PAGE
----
What Your Training Plan is Missing...
Copyright Max Wettstein, 2006
…Intensity! This is most likely why you’re getting the same results, or getting no results. So many of us just plop on the stationary bike, elliptical trainer, or treadmill and simply plod along in our comfort zone, (sometimes called the ‘fat-burning zone’ to make ourselves feel better), barely even breaking a sweat or raising our heart rate. Yes, we’ll chug along, reading a magazine, watching TV, or even talk to a buddy, all the while feeling good about ourselves because we’re at least doing something for our fitness. But because we're only reaching light to moderate intensity levels, we’re lucky if we even burn 300 calories in an hour, or cause ourselves to go into oxygen debt even once. Burning your fat stores? Yeah right! Think again: You may have been working out at 60% of your maximum heart rate, but you’ll be lucky to even touch any fat stores/adipose tissue in an hour’s time at such a low heart rate.
You know, in today’s politically correct, everybody’s-a-winner, easy-button, society, there is still some truth to the old adage, “No Pain, No Gain.” While there will always be a place for ‘LSD’ endurance training, (long-slow-distance), we all need to incorporate some intense and even anaerobic training into our exercise plan. Get out of your comfort zone. Move your cheese. Unfortunately intense training usually goes hand in hand with some level of physical discomfort – not injury pain, but you know what I’m talking about – the “I’m actually working here” kind of pain!
Intense aerobic training usually means you’re training at a heart rate level close to your VO2 maximum, (maximum oxygen carrying capacity), and above your lactic acid threshold. In simple terms, this means your working close to entering oxygen debt and building up lactic acid. Intense anaerobic training usually means your muscles are hitting physical failure in 30 seconds or less, meaning you can’t do another repetition, due to lactic acid build-up and/or your muscle cell ATP stores deplete. When the latter occurs, your ATP will replenish within a minute or so of rest, and any lactic acid, if produced, will completely recycle within 30 minutes or less.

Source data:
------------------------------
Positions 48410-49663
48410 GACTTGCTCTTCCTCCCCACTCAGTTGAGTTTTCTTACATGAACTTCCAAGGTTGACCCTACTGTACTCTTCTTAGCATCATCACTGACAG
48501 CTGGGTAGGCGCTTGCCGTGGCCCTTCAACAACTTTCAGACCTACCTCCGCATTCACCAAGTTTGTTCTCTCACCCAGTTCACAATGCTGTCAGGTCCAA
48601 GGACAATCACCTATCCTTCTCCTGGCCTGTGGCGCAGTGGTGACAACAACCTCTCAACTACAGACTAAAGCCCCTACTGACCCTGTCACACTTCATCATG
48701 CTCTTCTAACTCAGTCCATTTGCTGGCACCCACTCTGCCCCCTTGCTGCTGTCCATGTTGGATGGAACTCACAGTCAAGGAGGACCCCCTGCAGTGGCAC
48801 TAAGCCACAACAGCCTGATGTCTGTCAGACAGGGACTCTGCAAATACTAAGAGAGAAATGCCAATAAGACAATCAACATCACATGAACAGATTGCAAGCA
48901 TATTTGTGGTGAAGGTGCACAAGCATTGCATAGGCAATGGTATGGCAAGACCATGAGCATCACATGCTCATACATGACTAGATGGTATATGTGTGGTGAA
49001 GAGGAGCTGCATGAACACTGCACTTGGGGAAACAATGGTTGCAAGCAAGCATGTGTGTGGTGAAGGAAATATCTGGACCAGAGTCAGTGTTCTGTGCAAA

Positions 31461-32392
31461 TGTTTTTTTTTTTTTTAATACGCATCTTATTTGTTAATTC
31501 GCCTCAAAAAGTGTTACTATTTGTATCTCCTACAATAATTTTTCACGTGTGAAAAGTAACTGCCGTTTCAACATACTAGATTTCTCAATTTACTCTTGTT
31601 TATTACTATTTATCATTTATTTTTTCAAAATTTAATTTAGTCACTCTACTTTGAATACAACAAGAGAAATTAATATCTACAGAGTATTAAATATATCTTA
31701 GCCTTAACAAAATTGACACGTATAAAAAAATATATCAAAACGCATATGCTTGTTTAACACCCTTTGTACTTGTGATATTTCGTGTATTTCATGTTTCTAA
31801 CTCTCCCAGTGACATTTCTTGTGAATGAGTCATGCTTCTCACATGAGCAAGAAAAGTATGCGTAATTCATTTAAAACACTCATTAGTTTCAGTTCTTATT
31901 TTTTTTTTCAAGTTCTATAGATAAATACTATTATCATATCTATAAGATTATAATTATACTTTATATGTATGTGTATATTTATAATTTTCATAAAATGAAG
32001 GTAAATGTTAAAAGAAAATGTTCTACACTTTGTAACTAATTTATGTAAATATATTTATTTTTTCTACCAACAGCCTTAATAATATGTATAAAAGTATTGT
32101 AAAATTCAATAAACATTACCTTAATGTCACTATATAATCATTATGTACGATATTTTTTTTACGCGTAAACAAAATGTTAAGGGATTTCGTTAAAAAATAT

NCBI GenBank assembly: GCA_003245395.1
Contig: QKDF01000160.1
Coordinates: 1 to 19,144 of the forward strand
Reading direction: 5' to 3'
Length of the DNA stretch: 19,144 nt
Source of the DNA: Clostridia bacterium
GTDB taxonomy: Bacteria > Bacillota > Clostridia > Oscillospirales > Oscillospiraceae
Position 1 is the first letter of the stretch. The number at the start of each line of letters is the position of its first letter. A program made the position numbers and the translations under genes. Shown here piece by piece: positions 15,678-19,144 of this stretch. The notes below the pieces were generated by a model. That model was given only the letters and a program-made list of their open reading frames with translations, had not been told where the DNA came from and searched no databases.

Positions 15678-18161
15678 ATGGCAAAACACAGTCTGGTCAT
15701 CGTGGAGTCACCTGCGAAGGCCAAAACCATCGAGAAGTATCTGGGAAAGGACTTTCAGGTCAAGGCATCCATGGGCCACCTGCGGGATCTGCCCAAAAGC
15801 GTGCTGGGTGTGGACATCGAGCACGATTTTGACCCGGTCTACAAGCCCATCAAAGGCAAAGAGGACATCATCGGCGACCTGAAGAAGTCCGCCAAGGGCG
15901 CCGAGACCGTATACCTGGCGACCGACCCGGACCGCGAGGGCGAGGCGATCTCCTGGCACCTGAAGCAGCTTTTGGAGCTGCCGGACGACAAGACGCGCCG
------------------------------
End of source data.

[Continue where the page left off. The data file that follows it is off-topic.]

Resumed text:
So why train with such intensity? Couldn’t you possibly pull a muscle or have an aneurism or something else bad? Perhaps, so warm-up, cool-down, and stretch! Here are a few reasons why, with proper warm-up and your physician’s blessing, you should train intensely at least one day per week:
There’s enough reasons to validate my point, but if you’re not feeling compelled to step up your training drive yet then e-mail me and I’ll give you 10 more reasons, including stop your whining! I can’t emphasize the mental and psychological aspect of training with intensity enough. When you give something your mental and physical all, you really can experience a mental and dare I say, spiritual awakening. The hormones and neurotransmitters that become triggered in the brain and body including but not limited to dopamine, serotonin, adrenaline, testosterone, and pain-eliminating endorphins, can really combine to empower you to feel confident, strong, happy, motivated, and alive in general. An intense workout may be just what you needed to get you out of your rut, or salvage your day, or open your mind up to let an idea in.
Physiologically speaking, if all you do is slow, aerobic type of exercising, then you are really ignoring 50% of your fitness. An ideal training program incorporates aerobic/endurance training, strength/anaerobic training, and core/flexibility training, equally. Perhaps you think you don’t know how to strength train. Of course you do! Just do some sprints, or run a steep hill or stairs, or do some push-ups or pull-ups. Go mountain-biking on an actual off-road trail. Play a game of touch-football and don’t be all-time quarterback. Go snow-skiing this season. Be a kid again. Again, with intensity comes greater risk of injury, making it imperative that you do a proper warm-up first, and start slowly with light weight, and always proper technique.
You can read more on intense training, if you go back to my ‘Health and Fitness Tips’ archive and read my ‘training with a heart rate monitor’ and ‘finding your flow’ articles. Lastly, be sure to read my ‘coping with the holidays’, and ‘holiday eating strategy’ articles as we head into Christmas. In a nutshell, indulge in your favorite foods, but then get back on the sanity wagon the next day.
Here's an example video to motivate you!...
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